:53:24: Can you share some stories of what seemed at the time like 'impossible' challenges that you were able to master?
"....As a coach and a trainer I go 'everything is possible, you just have to find the way', so I don’t buy into the word 'impossible'. I think it's about resourcefulness. There's a saying in the training industry that the level of resourcefulness you bring will determine how quickly you solve the problem, (not if, but how quickly)....Life is a journey and we're constantly growing and I'm the sort of person who puts myself in positions where I'm forced to grow fast because I really value growth. I value contribution and the contribution I can make to the life of my client increases exponentially with the amount of growth that I do, so I'm constantly growing. I deal with people and while people are pretty predictable they are also extremely challenging. My work really revolves around helping my clients solve their 'impossible challenges' and they are the sort of challenges that I take on a daily basis with my clients. My job is not to fix it for them, but to empower them to fix it themselves and to find their own innate wisdom. My job is to be a sounding board, the mirror, the challenger and to hold them accountable....The biggest challenges in my life are really the personal ones...."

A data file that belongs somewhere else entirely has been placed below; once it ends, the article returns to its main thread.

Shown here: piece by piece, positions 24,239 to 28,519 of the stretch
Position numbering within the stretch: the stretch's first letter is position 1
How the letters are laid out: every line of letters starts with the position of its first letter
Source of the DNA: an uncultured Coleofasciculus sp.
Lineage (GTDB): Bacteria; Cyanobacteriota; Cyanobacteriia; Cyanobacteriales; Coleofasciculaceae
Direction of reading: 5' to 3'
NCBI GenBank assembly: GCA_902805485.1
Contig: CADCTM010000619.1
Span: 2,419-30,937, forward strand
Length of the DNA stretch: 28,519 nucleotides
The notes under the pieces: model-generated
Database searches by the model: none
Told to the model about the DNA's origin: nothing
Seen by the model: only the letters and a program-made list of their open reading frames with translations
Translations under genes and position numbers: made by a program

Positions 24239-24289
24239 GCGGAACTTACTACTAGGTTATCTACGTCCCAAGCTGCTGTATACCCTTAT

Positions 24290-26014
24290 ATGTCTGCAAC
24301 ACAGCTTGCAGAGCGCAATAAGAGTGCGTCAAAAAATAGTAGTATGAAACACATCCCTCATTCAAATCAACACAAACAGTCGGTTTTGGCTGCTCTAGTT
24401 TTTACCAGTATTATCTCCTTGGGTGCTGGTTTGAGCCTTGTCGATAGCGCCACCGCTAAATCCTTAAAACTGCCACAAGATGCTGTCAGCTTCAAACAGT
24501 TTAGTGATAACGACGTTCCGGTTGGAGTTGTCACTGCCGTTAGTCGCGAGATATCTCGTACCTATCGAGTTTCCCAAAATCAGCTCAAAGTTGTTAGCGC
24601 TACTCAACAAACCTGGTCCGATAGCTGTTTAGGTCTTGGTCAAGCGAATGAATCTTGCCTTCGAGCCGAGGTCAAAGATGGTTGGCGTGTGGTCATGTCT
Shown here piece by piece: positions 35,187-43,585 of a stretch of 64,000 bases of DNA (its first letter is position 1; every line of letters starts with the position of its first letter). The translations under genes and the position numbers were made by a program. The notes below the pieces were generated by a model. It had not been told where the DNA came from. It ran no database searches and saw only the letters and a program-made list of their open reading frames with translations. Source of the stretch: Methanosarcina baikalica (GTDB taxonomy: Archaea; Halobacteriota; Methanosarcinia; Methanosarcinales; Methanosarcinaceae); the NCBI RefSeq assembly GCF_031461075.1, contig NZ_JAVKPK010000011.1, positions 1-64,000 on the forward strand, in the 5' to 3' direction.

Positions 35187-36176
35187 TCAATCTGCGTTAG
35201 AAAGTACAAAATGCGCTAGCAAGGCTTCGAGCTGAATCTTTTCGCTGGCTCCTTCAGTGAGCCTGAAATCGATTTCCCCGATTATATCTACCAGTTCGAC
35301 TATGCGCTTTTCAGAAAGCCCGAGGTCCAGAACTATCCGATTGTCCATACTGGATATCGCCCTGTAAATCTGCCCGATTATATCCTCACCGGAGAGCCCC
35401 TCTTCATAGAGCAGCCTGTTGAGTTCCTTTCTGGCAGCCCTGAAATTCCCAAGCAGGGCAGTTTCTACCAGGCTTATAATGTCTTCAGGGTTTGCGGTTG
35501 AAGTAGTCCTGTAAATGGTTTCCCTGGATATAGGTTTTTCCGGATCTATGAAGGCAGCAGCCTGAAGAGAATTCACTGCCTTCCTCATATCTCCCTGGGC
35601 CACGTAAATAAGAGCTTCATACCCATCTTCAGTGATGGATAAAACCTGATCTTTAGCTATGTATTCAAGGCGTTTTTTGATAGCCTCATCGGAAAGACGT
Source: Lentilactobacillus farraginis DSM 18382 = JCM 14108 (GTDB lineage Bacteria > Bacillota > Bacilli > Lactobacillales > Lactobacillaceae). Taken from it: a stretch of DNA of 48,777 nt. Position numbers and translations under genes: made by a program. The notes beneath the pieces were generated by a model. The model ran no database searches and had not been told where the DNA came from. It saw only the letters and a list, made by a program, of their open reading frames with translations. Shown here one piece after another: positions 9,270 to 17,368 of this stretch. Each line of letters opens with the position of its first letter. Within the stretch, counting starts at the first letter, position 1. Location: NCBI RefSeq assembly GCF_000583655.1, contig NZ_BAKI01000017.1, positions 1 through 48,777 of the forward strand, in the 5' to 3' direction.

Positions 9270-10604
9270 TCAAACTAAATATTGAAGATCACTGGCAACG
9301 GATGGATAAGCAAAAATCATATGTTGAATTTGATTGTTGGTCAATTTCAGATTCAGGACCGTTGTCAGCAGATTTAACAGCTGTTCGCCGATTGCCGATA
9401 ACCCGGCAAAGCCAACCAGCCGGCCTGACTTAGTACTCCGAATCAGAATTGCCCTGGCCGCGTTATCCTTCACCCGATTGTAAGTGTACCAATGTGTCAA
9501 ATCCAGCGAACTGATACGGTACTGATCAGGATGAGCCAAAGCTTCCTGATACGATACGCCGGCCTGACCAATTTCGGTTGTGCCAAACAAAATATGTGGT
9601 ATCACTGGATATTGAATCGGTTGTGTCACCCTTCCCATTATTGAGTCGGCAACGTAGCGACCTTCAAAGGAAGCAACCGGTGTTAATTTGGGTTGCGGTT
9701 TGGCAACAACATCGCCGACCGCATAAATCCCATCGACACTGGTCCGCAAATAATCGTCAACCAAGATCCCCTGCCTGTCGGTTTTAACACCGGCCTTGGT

:01:01:42: What are the important lessons that you have learned from your 'impossible' challenges?
"....We have a choice about how we deal with and respond to life. I talked earlier about working with executive teams and taking a position of responsibility and ownership and that's my choice as an individual in my life.....You can't change what you don't own. So I have to own the good and the bad in my life and then I can work through it and I can move forward, recognizing that I have a choice of how I deal with things. It's inevitable that we will meet these challenges and problems, but rather than let life beat up on me and giving in and playing the victim, I choose to live powerfully, I choose to live authentically....We all have a contribution to make. I don't think any of us are here by accident and as a coach I fundamentally believe that everyone is extraordinary and there's stuff that we do, some good and some not so good, but that's not who we are. We have enormous potential and it's a choice to step into that and to act from that as leaders that will dictate the level of contribution we make in the world...."